The dragon is the emblem of Lubljana. This is one of the many turn-of-the-20th century sculptures to be found in Lubljana, and it is one of four of these beasties that guard one of the bridges that span the Ljubljanica River. The bridge is called, not too surprisingly, the Dragon Bridge, and it leads to the splendid market were you can see scenes like the two below, buy great fresh goods, or eat and drink in surrounding cafés. It was designed by the Croatian architect Jurij Zainovich (the bridge I mean).

Lubljana, at least the old town, seemed to me to be happily low profile and discreet, and most of the streets are gloriously free of those dreadfully ubiquitous "big brand" shops (mostly cloths) that totally pollute almost all of the world's cities these days, making you wonder just where you are at times. On the contrary, the streets I walked were full of shops selling odd antiques, books, locally made stuff of all kinds, good food, and cafés and restaurants of all descriptions (and I didn't see a single Chinese restaurant!). Add to this the fact that it's architecture is quite fascinating, occasionally off-key with great colours on some of the facades, and full of sometimes quirky details and a true sense of craftsmanship. I found some similarities in feel to Prague, with perhaps a more "southern" touch.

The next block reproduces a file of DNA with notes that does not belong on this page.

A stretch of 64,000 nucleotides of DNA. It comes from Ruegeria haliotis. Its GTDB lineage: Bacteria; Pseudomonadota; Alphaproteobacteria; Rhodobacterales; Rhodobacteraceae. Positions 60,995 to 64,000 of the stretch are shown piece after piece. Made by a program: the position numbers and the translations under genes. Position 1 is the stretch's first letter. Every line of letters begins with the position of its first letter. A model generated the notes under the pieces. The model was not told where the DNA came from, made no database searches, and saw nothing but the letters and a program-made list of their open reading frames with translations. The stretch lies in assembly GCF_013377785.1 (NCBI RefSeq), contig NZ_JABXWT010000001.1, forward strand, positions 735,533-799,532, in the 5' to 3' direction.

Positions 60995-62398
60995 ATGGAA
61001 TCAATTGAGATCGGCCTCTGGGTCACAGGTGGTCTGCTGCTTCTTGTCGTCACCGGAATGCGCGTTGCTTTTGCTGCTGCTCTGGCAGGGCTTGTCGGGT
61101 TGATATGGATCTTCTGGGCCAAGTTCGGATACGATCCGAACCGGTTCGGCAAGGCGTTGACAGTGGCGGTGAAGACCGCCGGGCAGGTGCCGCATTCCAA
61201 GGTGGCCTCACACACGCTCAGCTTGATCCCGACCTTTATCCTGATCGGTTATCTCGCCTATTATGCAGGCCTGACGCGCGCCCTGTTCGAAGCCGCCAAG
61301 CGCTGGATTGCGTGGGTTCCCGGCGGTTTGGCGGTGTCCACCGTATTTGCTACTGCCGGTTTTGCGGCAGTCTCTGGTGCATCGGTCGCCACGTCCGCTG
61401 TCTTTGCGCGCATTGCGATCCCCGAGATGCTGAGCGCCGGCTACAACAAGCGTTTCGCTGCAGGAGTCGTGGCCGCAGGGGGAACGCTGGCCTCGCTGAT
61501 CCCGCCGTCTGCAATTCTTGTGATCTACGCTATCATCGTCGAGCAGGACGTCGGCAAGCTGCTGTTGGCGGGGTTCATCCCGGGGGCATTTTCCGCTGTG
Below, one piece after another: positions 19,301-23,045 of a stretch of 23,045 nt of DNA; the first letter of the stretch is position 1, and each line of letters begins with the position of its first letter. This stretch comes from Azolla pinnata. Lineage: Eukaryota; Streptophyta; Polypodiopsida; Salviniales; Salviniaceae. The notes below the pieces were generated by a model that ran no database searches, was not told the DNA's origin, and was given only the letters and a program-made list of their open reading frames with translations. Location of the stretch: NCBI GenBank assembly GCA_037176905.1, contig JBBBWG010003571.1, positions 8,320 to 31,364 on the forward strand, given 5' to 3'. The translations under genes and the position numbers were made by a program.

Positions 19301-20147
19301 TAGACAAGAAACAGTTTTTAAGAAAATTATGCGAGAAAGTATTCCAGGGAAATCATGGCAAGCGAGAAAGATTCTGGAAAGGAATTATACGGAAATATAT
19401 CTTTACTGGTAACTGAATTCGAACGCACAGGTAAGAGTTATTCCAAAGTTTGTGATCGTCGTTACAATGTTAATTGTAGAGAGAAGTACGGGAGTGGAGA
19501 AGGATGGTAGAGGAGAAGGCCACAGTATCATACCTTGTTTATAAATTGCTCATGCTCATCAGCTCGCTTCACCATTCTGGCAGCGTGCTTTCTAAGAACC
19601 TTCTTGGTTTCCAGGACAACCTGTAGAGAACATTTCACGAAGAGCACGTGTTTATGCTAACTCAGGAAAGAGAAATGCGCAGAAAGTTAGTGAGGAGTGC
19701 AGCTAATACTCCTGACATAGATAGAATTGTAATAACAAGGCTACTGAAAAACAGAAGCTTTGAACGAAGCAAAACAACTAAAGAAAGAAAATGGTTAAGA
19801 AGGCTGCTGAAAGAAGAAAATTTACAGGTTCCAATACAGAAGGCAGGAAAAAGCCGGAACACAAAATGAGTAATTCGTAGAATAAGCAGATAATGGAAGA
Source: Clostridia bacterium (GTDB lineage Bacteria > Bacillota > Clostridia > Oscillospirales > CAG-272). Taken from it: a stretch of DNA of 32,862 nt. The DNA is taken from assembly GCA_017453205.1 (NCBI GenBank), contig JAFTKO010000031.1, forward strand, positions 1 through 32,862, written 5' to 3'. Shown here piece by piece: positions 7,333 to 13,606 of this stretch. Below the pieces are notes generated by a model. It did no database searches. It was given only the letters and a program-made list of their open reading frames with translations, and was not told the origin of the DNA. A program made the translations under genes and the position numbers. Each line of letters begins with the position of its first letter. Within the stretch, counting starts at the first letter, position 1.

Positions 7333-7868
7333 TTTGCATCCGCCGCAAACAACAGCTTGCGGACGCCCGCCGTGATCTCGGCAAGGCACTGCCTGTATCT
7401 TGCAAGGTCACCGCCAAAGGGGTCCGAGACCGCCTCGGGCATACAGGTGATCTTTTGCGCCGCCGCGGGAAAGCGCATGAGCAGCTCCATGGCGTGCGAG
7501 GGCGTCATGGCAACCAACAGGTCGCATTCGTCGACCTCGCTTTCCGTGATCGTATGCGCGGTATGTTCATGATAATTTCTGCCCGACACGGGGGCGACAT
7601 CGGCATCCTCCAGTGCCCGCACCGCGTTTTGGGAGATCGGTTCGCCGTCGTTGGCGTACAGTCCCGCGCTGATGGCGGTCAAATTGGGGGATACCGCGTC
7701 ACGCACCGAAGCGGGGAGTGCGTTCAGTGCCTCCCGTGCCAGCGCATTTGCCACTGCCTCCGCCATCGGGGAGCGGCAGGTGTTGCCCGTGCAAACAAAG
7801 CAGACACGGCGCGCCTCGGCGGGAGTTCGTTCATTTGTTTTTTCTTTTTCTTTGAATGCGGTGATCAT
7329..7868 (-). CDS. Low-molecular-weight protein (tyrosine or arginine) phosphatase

The lamp post above, like several others and the famous triple bridge (see first photo below), was designed by the local architect Joz Plecnik. As you can see, Lubljana also looks great at night, with some very subtle lighting making the buildings look sharp and intricate, yet very different one from another. 

Presumably some of the strange objects that I saw in the street were due to the pre-Christmas decorations, like this giant teepee-like construction (above) that went the height of a two-story house and stood on the fork between three streets near my hotel. And decorations of various descriptions seem to be into hanging objects, like this collection of shoes supended between two buildings.

Or this one...

There are many more padlocks on either side of this bridge, left apparently by lovers who have sealed a pact, presumably throwing away the key to their hearts into the river below (youth is so rash...but then are they all youths?).

There is also evidence in the streets of contemporary art and contemprary philosophy colluding. What is the world coming to?

And if you want a reasonably priced hotel recommendation for Lubljana, here it is. 


My room was very comfortable, practically designed, simple, light, impeccably clean and inexpensive. And the staff were particularly helpful and friendly. What more could you want?

Get going!